So, in the end, most responsive WordPress themes don’t take context into consideration when they serve your website up to your visitors. In other words, they ignore the fact that most visitors don’t want a ton of information when they’re visiting your site from a smartphone. This is a fundamental flaw in the way WordPress themes currently work.
How Can You Solve This Significant Flaw?
Here are some steps you can take to adjust and fix this issue:
- Try to find a responsive WordPress theme that adjusts the amount of copy based on the size of the screen. So far, I haven’t been able to find a WordPress theme that does this, but maybe a member of our community knows of one. (If so, please make a comment below.)
- Alternatively, create an adaptive site by adding re-direct code: Ask your web designer to install a browser re-direct feature onto your website the way we’ve done with the 60 Second Marketer website. That’s a line of code that “sniffs” out whether your visitor is coming from a large regular browser or a smaller mobile browser. With a browser re-direct feature, your website will be able to re-direct mobile users to the pages on your website that were set up to be viewed in a mobile browser. (You’ll find the line of code to accomplish this by clicking here.)
- Redesign key pages: In most cases, you’ll want your mobile website to be a smaller version of your regular website. After all, visitors are typically looking for a few key pieces of information — directions to your store, information about your services, special offers, etc. In our case, we set up the 60 Second Marketer iPhone website with 6 key pages — Videos, Blog, About Us, Work with Us, Call Us and Speaking.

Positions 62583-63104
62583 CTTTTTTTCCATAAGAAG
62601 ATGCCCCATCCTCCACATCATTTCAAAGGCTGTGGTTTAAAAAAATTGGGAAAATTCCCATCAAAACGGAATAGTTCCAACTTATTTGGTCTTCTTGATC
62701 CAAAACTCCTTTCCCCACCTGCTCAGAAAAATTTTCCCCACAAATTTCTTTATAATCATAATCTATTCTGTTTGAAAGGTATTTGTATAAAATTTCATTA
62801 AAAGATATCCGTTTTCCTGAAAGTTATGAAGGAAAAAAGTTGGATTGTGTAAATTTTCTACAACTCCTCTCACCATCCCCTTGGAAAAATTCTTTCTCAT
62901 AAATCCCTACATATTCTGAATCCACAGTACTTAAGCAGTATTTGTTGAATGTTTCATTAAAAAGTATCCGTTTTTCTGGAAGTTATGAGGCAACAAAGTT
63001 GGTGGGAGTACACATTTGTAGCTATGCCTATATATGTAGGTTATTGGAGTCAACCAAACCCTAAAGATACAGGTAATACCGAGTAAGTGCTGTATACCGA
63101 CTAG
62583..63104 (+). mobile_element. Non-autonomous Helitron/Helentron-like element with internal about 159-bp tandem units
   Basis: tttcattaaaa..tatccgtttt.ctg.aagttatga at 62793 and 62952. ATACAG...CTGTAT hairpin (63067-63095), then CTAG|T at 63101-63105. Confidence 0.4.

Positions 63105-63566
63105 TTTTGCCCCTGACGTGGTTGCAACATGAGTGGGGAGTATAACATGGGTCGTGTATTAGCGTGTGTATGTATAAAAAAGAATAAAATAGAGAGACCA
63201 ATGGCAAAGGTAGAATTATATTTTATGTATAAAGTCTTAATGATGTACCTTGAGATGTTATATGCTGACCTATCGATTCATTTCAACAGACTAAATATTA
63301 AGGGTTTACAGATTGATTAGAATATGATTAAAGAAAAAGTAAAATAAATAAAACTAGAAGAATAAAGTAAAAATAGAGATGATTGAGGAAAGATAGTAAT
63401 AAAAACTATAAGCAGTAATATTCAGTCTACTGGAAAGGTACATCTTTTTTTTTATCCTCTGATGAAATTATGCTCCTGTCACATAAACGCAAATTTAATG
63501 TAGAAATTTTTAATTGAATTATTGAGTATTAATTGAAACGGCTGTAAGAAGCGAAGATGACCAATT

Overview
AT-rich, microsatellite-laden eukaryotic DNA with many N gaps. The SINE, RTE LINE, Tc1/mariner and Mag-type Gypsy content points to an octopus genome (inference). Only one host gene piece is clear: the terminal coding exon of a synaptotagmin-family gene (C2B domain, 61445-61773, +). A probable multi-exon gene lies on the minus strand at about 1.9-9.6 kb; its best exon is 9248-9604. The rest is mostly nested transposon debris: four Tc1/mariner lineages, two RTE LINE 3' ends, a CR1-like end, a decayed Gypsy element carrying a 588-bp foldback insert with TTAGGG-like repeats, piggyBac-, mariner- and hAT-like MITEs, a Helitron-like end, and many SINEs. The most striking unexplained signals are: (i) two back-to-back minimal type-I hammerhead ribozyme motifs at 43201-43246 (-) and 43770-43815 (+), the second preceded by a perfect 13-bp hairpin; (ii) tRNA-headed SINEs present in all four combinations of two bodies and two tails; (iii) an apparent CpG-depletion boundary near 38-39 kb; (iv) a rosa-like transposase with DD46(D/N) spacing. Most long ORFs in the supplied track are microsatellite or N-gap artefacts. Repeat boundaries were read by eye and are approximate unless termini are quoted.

- Follow best practices: Here are three key tips to make your re-designed mobile web pages the best they can be: 1) Reduce the amount of content — mobile visitors want essential information about your products or services, not in-depth information, 2) Make it thumb-friendly — mobile visitors are often in a parking lot, a coffee shop or at a stop light, so keep navigation simple, 3) Take context into consideration — mobile visitors only want the key facts. Will your mobile visitors be looking for directions? For hours of operation? For a click-to-call button? Think this through as you re-design your mobile site.
In the end, if you’re a small business that handles its site in-house via WordPress, you may be stuck with this less-than-optimal WordPress responsive theme approach. If you’re a mid- to large-sized business, you’ll want to ask your agency or web design firm to fix this issue for you. After all, there’s no point in having a mobile website if it doesn’t take context into consideration.
Jamie Turner is the CEO of the 60 Second Marketer and 60 Second Communications, a marketing communications agency that works with national and international brands. He is the co-author of “How to Make Money with Social Media” and “Go Mobile” and is a popular marketing speaker at events, trade shows and corporations around the globe.